As for Royal Pest Solutions, it has proposed a smaller facility at 476 Lees Meadow Road in Scotland Neck that would emit up to 9.5 tons of methyl bromide each year. Like Malec Brothers, that proposed operation would also use shipping containers for fumigation. However, according to Royal’s air permit application, the company would also use the tarp method. Logs would be piled on the ground, covered by a plastic tarp and fumigant would be injected inside. The emissions from the bulk piles beneath the tarp would be vented through a 30-foot stack.

Anne Bookout, vice president and general counsel for Royal Pest Solutions, told Policy Watch the company’s permit is still pending. “I understand that the regulators are not issuing any fumigation permits until they have resolved some of their internal issues with fumigation.”

The Lees Meadow Road neighborhood includes other industry, such as a lumberyard. But the facility would also lie a half-mile east-northeast of the Sylvan Heights Bird Park, a main tourist destination for Halifax County, as well as a quarter-mile from St. Matthew Holy Church. According to the EPA’s Environmental Justice Screen, of the 2,193 people who live within two miles of the proposed facility, 79 percent are from communities of color.

Emails obtained under the Public Records Act show that on May 1, Charles McEachern, an environmental engineer with the Division of Air Quality, told Bookout that “given the public hearing” for the Malec Brothers permit and “ongoing internal staff discussions” additional changes to the permit could be necessary. “At this time, your permit will be placed on hold,” in part, pending the” outcome of the Malec Brothers public hearing.”

In 2015, Royal was ordered to stop its fumigation operations at Suffolk County, Va., facility. The Virginia DEQ revoked the company’s air permit for failure to notify the agency before construction, anticipated startup, and actual startup. According to public documents, Royal also did not obtain a permit before construction; nor did it submit a Title V permit
application within one year of startup of the facility.

Last year, Virginia DEQ cited Royal’s Chesapeake, Va., fumigation operation, fining it $33,000 for violations of its air permit. Those violations included failure to meet any of the three minimum requirements: The company did not maintain a 300-foot zone that was off-limits to the public; it did not use a capture and control system for the fumigant; and it did not use monitoring equipment or methods to prevent levels of methyl bromide from exceeding approved concentrations in ambient air.




By 2040 just eight states – NC included – will hold 50 percent of U.S. population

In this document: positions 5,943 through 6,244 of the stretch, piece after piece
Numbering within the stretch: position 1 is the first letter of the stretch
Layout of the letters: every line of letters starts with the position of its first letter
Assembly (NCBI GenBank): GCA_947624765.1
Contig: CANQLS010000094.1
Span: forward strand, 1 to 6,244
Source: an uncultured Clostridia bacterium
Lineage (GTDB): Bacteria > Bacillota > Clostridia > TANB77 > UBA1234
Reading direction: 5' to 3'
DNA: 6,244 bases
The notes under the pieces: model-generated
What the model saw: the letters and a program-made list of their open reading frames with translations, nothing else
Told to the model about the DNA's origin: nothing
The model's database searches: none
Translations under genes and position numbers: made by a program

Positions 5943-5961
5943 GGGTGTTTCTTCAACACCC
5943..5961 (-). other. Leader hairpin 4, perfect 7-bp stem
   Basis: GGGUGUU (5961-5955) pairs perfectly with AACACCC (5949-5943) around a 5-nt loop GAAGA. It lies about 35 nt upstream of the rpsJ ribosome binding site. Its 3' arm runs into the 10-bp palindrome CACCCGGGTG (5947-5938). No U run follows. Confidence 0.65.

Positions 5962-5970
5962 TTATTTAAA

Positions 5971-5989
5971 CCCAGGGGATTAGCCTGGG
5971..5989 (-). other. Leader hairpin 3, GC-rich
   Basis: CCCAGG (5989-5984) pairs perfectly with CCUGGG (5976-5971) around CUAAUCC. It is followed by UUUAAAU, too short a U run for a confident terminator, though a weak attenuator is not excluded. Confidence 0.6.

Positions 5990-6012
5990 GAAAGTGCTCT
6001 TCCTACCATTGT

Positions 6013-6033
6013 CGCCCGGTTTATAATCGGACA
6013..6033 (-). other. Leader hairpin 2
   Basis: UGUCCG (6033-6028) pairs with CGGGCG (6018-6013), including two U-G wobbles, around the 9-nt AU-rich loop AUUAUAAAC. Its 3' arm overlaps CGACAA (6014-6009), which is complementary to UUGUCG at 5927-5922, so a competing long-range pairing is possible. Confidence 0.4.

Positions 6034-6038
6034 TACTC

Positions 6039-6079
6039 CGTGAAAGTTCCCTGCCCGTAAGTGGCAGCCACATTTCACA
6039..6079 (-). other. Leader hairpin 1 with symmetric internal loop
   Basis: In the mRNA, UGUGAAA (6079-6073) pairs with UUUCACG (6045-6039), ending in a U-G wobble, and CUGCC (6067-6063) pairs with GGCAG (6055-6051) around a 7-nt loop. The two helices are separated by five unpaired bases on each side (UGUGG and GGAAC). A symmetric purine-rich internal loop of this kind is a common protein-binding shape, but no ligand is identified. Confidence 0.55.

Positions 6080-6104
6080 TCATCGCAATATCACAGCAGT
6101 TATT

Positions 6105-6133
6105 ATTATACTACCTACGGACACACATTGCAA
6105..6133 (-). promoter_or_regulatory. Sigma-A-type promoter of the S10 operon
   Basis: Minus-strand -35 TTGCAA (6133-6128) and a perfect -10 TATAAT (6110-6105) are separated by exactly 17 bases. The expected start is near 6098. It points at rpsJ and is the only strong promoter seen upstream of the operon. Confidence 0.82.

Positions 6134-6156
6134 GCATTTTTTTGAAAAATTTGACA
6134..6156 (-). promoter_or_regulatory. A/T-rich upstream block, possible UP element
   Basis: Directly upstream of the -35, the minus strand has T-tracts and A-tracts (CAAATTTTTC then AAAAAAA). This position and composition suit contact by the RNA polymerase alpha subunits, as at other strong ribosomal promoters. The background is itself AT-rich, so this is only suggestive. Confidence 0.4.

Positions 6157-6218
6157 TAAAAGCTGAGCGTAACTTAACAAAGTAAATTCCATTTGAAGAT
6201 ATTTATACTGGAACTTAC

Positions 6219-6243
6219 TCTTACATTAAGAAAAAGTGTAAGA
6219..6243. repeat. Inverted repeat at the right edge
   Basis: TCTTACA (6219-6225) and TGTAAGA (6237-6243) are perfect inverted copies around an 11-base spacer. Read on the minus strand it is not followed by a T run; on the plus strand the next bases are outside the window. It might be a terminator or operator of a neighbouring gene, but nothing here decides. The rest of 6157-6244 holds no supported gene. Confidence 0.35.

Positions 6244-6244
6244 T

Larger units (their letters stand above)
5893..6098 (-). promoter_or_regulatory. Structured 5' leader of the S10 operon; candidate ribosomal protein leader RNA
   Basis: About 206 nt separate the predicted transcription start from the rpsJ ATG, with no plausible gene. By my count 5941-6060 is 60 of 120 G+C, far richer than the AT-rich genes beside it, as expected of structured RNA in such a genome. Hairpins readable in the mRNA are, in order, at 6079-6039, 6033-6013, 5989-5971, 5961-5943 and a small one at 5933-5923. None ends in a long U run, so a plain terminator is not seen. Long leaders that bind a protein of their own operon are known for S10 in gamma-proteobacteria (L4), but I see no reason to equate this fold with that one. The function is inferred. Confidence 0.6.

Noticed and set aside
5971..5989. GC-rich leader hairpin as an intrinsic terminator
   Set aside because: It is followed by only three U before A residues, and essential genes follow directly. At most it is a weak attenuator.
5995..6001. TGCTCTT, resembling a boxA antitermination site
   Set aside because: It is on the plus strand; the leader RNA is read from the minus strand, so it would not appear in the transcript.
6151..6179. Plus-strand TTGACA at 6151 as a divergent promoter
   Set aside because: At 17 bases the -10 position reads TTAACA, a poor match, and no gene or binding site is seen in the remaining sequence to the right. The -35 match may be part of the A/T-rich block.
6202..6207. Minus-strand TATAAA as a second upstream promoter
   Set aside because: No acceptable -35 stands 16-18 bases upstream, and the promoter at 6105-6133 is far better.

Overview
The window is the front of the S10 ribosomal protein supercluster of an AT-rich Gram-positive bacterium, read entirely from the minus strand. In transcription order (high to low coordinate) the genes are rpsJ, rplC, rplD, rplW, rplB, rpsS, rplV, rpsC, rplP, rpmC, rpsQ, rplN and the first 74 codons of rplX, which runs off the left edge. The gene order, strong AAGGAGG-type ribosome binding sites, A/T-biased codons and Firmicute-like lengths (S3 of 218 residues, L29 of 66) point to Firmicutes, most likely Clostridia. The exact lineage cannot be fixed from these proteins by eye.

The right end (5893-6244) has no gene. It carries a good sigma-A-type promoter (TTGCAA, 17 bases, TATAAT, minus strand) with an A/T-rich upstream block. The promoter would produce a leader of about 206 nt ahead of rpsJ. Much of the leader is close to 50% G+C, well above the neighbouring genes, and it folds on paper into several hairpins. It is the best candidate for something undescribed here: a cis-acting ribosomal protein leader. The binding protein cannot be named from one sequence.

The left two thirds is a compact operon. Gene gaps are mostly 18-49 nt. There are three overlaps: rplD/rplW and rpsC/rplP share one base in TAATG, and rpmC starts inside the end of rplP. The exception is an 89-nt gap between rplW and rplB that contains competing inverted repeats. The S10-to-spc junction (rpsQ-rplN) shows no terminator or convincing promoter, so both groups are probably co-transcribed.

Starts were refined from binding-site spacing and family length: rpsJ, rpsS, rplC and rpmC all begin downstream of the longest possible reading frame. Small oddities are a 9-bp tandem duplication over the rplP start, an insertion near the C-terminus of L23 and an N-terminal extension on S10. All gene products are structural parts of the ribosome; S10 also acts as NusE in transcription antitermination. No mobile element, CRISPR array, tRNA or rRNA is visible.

An interesting piece in the Washington Post points to new population projections that show that by 2040, about half of the population of the United States will live in just eight states.

North Carolina is among them.

According to an analysis by the Weldon Cooper Center for Public Service of the University of Virginia, Census Bureau data suggests 49.5 percent will live in either North Carolina, California, Illinois, Florida, Georgia, New York, Pennsylvania or Texas.

What does that mean demographically and politically?

As the piece puts it:

“Thirty percent of the population of the country will control 68 percent of the seats in the U.S. Senate. Or, more starkly, half the population of the country will control 84 percent of those seats.

It’s self-evident that the 34 smaller states will be more rural than the 16 largest; a key part of the reason those states will be so much more populous is the centralization of Americans in cities. It’s true, too, that this movement to cities has reinforced partisan divisions in a process called the Big Sort.

The Weldon Cooper data, though, is less stark on the age differential. Eleven of the 16 most-populous states will have over-65 populations that are below the median density nationally. Twenty-two of the 34 less-populous states will have over-65 populations that are over the median density.

In the current political context, older voters means more Republican voters. By 2040, though, those 65-year-olds will be Generation X, a generation that currently skews more Democratic than the two generations that preceded it, according to a March study from the Pew Research Center. By 2046, even some millennials — a group that is much more Democratic-leaning — will be at retirement age (!!!).”

Read the whole piece here and the population projection data on which it is based here.